Happy Hour 1990s
I had a recent post about the 1970s. A great time to be a kid and I would not trade it for any other time in America as far as I am concerned. But today the passing of an old friend reminded me of the 1990s. The 1990s were also a great time to be either a kid or young adult. Times were good then. Modern conveniences, internet, email, cell phones, but they were also economically good and if you were in your 20s like me, they were great. If you sat at home you had entertainment like the internet, webcast radio, Seinfeld, Friends, and if you went out, even better.
Where I worked at LHH in the Chelsea Section of Manhattan was great. We were all types of people from all walks of life and all nationalities and religions. We didn’t make a lot of money. It was a non-profit founded by Eleanor Roosevelt and now over 100 years old. The foundation has helped thousands (if not more) of people with disabilities related to hearing loss. This list would include Lou Ferrigno, many daytime soap star’s children, stand up comic, etc. In the old days it would be called “Deaf”, but it is a handicap most of us do not recognize. You cannot see it since the person is not in a wheelchair, or crutches, or motorized scooter. But, being hard of hearing and deaf has serious mental, social and emotional obstacles.
Today I learned of the passing of my 63 year old friend Tony Megino. He was the Comptroller of LHH. We started out as friends, he loved the move toward technology as did I. He knew to better the agency we needed to spend money on technology to make the League more cutting edge as well as bringing in more money in donations via web, databases, electronic media (sure we printed tons but he knew that it was cheaper to post webpages people can print over newsletters). But soon we fought and became opponents. Who knows why, it was 20 years ago, and maybe it was because he was the software king and I had mastered all uses of every available software program. Maybe it was because that I pleaded with my boss that we needed software and the money was not in the budget. Who knows the reason. But what I know now is, that we were on the same page, I was not a threat to his job and he was not a threat to mine. So, we started going out together at Happy Hour on Fridays.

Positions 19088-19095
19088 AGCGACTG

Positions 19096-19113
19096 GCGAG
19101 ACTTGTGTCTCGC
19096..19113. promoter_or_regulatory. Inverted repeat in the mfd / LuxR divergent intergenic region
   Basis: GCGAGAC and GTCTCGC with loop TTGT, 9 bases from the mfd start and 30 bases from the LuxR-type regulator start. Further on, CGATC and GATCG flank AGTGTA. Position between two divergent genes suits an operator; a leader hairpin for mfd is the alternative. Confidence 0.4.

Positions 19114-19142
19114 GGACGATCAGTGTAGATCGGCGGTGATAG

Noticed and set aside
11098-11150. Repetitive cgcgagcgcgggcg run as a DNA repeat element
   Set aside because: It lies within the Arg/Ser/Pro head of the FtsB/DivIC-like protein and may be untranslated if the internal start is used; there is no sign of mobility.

Every Friday the word spread though out our 2-floor office on 23rd Street & 6th Avenue as to where we would be. Sometimes it was the Irish bar street level next to the building that offered a free food buffet of potatoes, corned beef, cabbage, etc. Other times we went to a Philippino place a block down that gave away chicken wings, noodles, mini Filippino vegetable rolls, even oxtail stew. The place was named Manila on 21st or 20th Street, I can’t remember. All I know is that once we started going there, the owner would bring us trays of food for free so we did not have to compete with the other happy hour patrons because he knew he would make his money back 10 times over in alcohol. 10 of us would come in, order 2-3 drinks each, and the money we spent on drinks would easily justify him giving away $10 worth of free food at his cost.
I am not sure how many places still do this. I figure a handful, if any. But what bar owners are forgetting is, offer some free food, and they won’t stay for 2 drinks, but 4-5 or more. Food is relatively cheap compared to alcohol which they nearly pay full price fore but markup 3-10% for.
So, back to my friend Tony. Great guy, had diabetes so he switched off from cocktails to drinks lower in sugar content like beer. I recall one memorable night (though there were many) but one I can recall is when we were at Manila drinking, eating, then after happy hour when the drinks went up in price we went to an indoor miniature golf place. We were in 3 teams of 2 people. The losers would have to pay for drinks. This hour was the sobering up time before dinner. Its now to 10pm, or (10 o’clock as we would say then). So, we head off to Francesco’s for our dinner. Paella for 2 that would serve 5-6 easily and a pitcher of red and white wine sangria that would would certainly satisfy all of us left standing.
Last bus to Jersey for me was 11:30, the others had trains or subways running late to take them back to the boroughs, but 11pm was late enough to be out and explain to significant others that we were “out” at happy hour for nearly 5 hours with friend from work. Good times. The economy sucked then too, but nothing compared to today. I miss those days and though I might not ever see any of those people again in my life, I will never forget how much fun we had and how unimportant the worries of the world were back then. So it seemed.
Tony Megino – RIP – – Love you, I am sorry we didn’t talk more after this era, I pray for your family and son who is to be married next month, and I hope, sometime, I see you again hoping there is an afterlife.